research / Research reports

Myth-busting Chinese corporations in Australia

March 02 2017

Among policymakers, media and the broader public, confusion reigns supreme when it comes to Chinese corporations. State-owned enterprises (SOEs) are assumed to be blindly following Chinese Communist Party (CCP) or security service orders with little concern for their own commercial interests. And private Chinese firms are conflated with SOEs and viewed as pawns in the CCP’s regional expansion strategy, despite the enormous growth of the Chinese private sector over the past two decades. Lurking behind these judgments is a biased frame of reference that views Chinese investors primarily as a threat, especially when compared to foreign investors from Australia’s traditional allies. This bias exacerbates regional tensions that are already strained due to US-Chinese rivalry.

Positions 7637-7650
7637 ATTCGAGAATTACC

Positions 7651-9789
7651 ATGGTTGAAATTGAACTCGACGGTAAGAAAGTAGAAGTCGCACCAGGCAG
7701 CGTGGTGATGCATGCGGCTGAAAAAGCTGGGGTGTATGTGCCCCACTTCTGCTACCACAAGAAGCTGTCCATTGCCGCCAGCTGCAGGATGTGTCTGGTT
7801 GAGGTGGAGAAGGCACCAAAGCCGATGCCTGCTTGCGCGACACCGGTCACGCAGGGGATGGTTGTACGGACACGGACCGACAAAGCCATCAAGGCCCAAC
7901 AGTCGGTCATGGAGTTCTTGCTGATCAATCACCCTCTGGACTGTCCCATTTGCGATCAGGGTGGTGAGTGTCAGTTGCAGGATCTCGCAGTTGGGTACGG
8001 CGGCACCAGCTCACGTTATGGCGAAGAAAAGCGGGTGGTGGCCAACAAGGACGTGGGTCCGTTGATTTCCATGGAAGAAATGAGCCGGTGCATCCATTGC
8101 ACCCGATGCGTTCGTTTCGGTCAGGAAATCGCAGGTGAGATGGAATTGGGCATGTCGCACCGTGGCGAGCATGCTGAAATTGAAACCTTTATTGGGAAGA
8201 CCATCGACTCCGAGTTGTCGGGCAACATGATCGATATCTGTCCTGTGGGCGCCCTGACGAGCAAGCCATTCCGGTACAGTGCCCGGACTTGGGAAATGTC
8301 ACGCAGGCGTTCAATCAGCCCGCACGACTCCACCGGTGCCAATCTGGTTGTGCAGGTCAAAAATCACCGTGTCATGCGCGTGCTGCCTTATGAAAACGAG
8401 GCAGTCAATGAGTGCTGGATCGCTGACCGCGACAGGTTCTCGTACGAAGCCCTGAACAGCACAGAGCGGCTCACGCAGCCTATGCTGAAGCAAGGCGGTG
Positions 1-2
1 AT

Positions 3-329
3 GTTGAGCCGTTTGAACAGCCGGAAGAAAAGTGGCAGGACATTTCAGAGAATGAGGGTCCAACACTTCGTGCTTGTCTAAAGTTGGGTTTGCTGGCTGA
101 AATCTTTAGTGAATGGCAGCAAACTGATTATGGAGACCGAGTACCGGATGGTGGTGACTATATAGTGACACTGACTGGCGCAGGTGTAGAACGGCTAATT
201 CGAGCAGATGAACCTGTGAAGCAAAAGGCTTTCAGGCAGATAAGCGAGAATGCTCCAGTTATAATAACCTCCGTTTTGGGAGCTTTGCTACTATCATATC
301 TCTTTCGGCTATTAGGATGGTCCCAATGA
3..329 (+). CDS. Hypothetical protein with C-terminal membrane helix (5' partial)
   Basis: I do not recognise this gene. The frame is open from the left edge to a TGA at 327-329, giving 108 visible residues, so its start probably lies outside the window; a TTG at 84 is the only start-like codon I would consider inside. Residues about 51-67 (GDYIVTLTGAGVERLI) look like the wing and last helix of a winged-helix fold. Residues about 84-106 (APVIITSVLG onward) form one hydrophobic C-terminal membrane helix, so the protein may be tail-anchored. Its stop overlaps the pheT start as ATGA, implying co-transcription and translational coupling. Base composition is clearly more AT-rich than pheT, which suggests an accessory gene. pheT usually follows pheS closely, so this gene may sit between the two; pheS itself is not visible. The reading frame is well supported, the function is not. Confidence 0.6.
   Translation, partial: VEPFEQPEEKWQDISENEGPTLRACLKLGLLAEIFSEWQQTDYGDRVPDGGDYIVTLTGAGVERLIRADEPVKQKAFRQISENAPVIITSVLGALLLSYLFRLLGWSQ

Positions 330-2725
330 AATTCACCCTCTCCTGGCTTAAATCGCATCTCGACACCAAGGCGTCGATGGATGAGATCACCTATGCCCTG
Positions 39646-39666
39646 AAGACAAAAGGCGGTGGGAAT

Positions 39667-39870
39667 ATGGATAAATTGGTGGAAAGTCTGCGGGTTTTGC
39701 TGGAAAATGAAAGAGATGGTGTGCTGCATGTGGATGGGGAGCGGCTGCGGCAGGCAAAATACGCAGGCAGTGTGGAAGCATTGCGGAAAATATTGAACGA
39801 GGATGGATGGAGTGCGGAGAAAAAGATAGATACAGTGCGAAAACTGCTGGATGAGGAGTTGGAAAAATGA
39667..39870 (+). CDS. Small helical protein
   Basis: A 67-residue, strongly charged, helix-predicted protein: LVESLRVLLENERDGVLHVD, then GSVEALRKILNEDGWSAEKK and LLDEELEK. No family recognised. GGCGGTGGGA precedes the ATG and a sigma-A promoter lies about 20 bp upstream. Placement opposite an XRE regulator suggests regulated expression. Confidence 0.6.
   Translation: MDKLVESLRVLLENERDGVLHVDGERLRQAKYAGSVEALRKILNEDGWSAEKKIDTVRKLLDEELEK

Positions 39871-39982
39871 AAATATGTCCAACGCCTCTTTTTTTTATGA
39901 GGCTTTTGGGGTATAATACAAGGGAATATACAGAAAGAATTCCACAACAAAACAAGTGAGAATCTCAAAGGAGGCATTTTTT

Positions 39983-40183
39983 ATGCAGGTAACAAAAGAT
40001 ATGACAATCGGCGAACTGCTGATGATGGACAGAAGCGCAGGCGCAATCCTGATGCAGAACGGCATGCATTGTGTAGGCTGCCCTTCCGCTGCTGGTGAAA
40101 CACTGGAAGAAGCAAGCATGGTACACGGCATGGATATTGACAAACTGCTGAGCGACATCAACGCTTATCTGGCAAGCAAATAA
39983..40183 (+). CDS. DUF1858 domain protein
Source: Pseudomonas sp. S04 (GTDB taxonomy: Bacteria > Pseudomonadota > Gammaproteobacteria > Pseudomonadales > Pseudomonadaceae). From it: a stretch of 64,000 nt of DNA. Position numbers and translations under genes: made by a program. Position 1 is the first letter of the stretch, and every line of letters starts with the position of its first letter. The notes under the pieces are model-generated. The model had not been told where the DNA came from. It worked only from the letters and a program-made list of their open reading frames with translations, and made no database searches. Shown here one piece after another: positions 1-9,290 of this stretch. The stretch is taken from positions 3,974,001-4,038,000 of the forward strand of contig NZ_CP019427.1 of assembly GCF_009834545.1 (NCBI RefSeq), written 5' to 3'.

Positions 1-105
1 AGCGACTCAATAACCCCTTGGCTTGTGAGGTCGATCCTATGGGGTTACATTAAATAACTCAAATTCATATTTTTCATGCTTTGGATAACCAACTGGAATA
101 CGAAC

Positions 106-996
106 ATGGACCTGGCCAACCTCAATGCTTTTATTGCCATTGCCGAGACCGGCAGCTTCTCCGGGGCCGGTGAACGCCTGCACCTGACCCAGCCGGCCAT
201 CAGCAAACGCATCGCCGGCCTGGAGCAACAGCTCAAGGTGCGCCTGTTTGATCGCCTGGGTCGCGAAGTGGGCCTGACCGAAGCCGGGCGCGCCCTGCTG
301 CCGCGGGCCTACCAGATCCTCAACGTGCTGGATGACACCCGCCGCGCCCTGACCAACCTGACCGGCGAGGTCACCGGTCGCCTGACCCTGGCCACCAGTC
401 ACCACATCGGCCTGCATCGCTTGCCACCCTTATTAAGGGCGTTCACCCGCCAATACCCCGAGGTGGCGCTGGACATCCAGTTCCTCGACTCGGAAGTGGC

This paper aims to challenge these myths and biases through case studies of major private and state-controlled Chinese corporations in Australia. Subjects include infrastructure/resources firms (Chinalco, Landbridge Group, Fosun Group) real estate firms (Wanda Group) and hi-tech innovators (Huawei Technologies).

The paper concludes that welcoming private Chinese investment into Australia in a controlled way will do more than provide much-needed cash to our state governments. It will also boost the reputation of private enterprises in China, assisting progressive Chinese policymakers to push through further privatization of SOEs and allowing a greater role for the market in the commanding heights of the Chinese economy.  

Author: Dr Colin Hawes is Associate Professor and Director of Courses in the Law Faculty at the University of Technology Sydney. Dr Hawes studied Chinese at Durham University, UK, and in Beijing and Wuhan, China. He holds a PhD in Asian Studies and an LLB from the University of British Columbia (UBC) in Vancouver. He practised law in Vancouver focusing on Asia-related cases before joining the UTS Law Faculty in 2005.

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Authors

Colin Hawes

Associate Professor, Faculty of Law, University of Technology Sydney

Colin Hawes image